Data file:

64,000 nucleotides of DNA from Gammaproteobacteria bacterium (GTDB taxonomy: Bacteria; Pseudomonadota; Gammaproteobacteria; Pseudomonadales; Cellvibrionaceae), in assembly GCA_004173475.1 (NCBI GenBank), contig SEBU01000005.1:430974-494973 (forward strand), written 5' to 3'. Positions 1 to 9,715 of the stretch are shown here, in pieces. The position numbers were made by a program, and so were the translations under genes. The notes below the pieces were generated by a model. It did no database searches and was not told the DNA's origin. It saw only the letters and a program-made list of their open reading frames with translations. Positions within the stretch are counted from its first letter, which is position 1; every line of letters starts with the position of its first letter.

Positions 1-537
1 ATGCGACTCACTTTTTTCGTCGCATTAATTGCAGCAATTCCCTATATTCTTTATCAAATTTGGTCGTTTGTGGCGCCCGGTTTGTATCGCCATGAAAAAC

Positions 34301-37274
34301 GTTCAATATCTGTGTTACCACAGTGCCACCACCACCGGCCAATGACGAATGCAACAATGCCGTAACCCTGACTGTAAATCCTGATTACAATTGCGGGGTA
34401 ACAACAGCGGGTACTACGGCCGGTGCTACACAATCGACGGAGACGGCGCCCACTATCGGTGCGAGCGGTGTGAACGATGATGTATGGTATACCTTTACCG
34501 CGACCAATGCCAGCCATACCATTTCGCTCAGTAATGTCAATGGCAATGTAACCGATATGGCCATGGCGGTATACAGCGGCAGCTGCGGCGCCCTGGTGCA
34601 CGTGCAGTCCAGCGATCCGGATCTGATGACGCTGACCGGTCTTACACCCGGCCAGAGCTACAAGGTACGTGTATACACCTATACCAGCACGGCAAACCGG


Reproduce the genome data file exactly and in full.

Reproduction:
64,000 nucleotides of DNA from Gammaproteobacteria bacterium (GTDB taxonomy: Bacteria; Pseudomonadota; Gammaproteobacteria; Pseudomonadales; Cellvibrionaceae), in assembly GCA_004173475.1 (NCBI GenBank), contig SEBU01000005.1:430974-494973 (forward strand), written 5' to 3'. Positions 1 to 9,715 of the stretch are shown here, in pieces. The position numbers were made by a program, and so were the translations under genes. The notes below the pieces were generated by a model. It did no database searches and was not told the DNA's origin. It saw only the letters and a program-made list of their open reading frames with translations. Positions within the stretch are counted from its first letter, which is position 1; every line of letters starts with the position of its first letter.

Positions 1-537
1 ATGCGACTCACTTTTTTCGTCGCATTAATTGCAGCAATTCCCTATATTCTTTATCAAATTTGGTCGTTTGTGGCGCCCGGTTTGTATCGCCATGAAAAAC

Positions 34301-37274
34301 GTTCAATATCTGTGTTACCACAGTGCCACCACCACCGGCCAATGACGAATGCAACAATGCCGTAACCCTGACTGTAAATCCTGATTACAATTGCGGGGTA
34401 ACAACAGCGGGTACTACGGCCGGTGCTACACAATCGACGGAGACGGCGCCCACTATCGGTGCGAGCGGTGTGAACGATGATGTATGGTATACCTTTACCG
34501 CGACCAATGCCAGCCATACCATTTCGCTCAGTAATGTCAATGGCAATGTAACCGATATGGCCATGGCGGTATACAGCGGCAGCTGCGGCGCCCTGGTGCA
34601 CGTGCAGTCCAGCGATCCGGATCTGATGACGCTGACCGGTCTTACACCCGGCCAGAGCTACAAGGTACGTGTATACACCTATACCAGCACGGCAAACCGG